Saint Omer

2022 [FRENCH]


Rotten Tomatoes Critics - Certified Fresh94%
Rotten Tomatoes Audience - Spilled46%
IMDb Rating7.110991

Plot summary

Uploaded by: FREEMAN


Top cast

720p.WEB 1080p.WEB
1.1 GB
French 2.0
23.976 fps
2 hr 2 min
P/S 22 / 63
2.26 GB
French 5.1
23.976 fps
2 hr 2 min
P/S 33 / 65

Movie Reviews

Reviewed by FilmFanatic20238 / 10

A Thought-Provoking and Electrifying Film that Will Stay with You Long After the Credits Roll

"Saint Omer" is a powerful and thought-provoking film directed by accomplished documentary filmmaker Alice Diop. The film is based on the true story of Fabienne Kabou, a French-Senegalese woman accused of killing her infant daughter and leaving her to drown on a beach. Diop has created a film that leaves the audience with more questions than answers, but it is this approach that allows the film to resonate with anxieties and the undertow of subterranean influence. The film stars Kayije Kagame as Rama, a novelist and professor who is drawn to attend the trial, and Guslagie Malanga as Laurence, the accused woman in the dock. The film's cinematography by Claire Mathon is stunning, and the performances by the lead actors are outstanding. "Saint Omer" is a film that will stay with you long after you've left the theater.

Reviewed by M5TO9 / 10

Unloved daughters of broken mothers

Alice Diop and her cast are truly amazing... In previous work (Vers la tendresse),she managed to capture some of the emotional struggles of young French men with a migratory background and living in economically deprived Parisian suburbs. In Saint Omer, she focuses on the emotional struggles of women from a similar background. This is the story of two daughters, Rama and Laurence. Rama is a symbol of the French meritocratic system. From a modest background and of African descent, she is a university professor and a successful novelist. We understand that her mother, probably a cleaning lady, used to leave home very early to go to work. Laurence, a former student in philosophy, passionate about Wittgenstein, "never wanted for anything". With the financial support of her parents, she emigrated from Senegal as a young adult to study in France. Laurence is being tried for killing her 15-month-old daughter and Rama is attending her trial. As she listens to Laurence, her chldhood, her relationship with her parents, and in particular her mom, Rama is brought to reflect and feel about her relationship with her own mother. Laurence and Rama are two highly assimilated women, materially standing on the sore shoulders of their respective mothers, and who have achieved a level of social success that is often denied to men from similar communities. And yet, deep down, both of them suffer from the (perceived?) lack of warmth and love of their mothers, with terrible consequences for Laurence and her relationship with her own daughter.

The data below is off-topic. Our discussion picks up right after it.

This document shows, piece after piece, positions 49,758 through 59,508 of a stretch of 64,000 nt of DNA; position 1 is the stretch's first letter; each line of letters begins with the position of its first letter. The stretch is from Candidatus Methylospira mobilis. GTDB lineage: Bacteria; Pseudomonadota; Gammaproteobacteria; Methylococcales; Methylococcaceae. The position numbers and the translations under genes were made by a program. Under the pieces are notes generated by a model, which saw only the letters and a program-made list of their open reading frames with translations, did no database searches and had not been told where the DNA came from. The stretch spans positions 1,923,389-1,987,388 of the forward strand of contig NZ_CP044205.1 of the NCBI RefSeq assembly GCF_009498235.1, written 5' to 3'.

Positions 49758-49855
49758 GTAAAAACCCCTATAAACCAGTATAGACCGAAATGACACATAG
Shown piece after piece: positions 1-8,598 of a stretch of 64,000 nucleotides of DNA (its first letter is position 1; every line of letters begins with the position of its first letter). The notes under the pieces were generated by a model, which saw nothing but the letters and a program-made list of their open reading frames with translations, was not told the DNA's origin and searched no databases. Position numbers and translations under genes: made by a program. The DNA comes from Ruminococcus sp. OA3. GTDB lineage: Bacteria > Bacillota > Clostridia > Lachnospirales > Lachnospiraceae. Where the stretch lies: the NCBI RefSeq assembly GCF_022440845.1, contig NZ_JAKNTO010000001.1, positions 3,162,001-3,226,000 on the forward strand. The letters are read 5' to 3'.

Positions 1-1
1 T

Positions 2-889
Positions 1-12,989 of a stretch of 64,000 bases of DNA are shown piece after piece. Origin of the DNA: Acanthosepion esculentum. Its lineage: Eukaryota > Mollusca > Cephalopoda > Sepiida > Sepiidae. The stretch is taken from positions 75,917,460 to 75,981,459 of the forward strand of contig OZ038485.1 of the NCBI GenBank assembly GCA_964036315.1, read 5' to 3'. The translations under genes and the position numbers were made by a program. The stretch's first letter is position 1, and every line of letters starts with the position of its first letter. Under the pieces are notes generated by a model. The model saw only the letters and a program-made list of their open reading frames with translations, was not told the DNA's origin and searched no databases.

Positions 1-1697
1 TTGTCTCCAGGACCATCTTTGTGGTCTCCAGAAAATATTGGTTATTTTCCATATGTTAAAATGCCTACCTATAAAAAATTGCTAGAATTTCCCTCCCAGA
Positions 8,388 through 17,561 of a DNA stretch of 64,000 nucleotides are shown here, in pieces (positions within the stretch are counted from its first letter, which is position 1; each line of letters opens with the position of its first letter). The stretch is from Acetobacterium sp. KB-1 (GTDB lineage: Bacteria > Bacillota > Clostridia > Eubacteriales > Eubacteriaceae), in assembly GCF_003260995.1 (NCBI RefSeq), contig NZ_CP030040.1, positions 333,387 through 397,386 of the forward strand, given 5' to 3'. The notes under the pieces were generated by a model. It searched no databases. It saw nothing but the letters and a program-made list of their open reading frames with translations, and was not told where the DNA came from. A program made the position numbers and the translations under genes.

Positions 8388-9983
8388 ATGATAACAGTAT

This is a story about parental love, and in particular between emotionally struggling mothers and their unseen daughters. It's not specific to any community or economic background. What, to me, makes it a true masterpiece, is the compassion we are left feeling for all these women.

Reviewed by richard-17877 / 10

What to make of this as a movie?

Two of the previous four reviewers loved this movie. Two really disliked it.

I guess I'm somewhere in the middle.

The story it tells about the Senegalese immigrant who kills her child is a sad one, certainly. In the end, after we hear all the evidence, it is hard not to agree with her defender, who concluded that she suffered from some sort of mental disorder.

What is less clear is the effect her testimony has not only on Rama, the novelist who attended the trial, but also on the female judge and that lawyer. Rama tells her lover that she is afraid of being a bad mother to their still unborn child because she sees her relationship with her own mother as bad. But why is she worried about that? I was surprised that she never talks about how she might base a novel on the mother's infanticide, which was the original reason she went to the trial to observe. Or does she at the end abandon that idea. If so, why?

I found the acting to be very good. The movie moves very slowly, certainly, but that didn't bother me.

I could never recommend this movie to any woman with children. I don't know how many men would want to sit through all of it. So I can't actually recommend it here, unless perhaps you know the director's or the actors' previous work and want to see their latest endeavor.

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